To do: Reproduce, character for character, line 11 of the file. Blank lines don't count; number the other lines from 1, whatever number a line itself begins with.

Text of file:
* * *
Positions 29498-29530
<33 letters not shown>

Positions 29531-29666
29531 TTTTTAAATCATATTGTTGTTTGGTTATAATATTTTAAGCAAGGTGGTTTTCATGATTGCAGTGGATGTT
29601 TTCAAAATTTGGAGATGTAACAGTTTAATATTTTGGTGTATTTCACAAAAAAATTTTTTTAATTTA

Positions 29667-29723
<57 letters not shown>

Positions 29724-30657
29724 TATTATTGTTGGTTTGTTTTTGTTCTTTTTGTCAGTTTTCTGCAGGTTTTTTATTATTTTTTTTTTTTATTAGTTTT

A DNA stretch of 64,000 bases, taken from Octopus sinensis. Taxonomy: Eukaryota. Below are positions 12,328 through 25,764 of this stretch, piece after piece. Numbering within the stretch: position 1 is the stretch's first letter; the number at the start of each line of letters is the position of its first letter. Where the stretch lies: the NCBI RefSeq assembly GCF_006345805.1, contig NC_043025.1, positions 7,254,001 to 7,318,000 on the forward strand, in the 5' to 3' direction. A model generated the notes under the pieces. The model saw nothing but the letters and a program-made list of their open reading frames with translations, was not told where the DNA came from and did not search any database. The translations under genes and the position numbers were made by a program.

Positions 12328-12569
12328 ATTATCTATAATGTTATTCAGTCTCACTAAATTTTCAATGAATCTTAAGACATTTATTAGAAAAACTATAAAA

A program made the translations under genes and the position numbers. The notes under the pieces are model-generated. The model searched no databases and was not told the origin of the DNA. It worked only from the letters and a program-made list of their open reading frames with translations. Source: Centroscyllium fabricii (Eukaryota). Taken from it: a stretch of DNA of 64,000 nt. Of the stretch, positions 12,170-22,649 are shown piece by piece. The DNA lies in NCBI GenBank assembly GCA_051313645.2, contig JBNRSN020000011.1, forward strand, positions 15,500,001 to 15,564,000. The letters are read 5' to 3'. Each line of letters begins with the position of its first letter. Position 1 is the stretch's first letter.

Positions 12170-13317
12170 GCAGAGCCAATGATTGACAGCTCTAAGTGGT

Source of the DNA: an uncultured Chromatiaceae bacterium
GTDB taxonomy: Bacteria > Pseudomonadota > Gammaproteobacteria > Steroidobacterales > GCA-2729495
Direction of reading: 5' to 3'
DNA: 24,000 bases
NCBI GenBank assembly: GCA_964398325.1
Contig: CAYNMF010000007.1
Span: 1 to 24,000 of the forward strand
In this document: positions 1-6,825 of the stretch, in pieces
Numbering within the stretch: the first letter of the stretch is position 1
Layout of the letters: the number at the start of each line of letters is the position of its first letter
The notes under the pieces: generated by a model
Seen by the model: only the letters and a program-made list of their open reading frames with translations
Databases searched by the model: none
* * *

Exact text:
Positions 12328-12569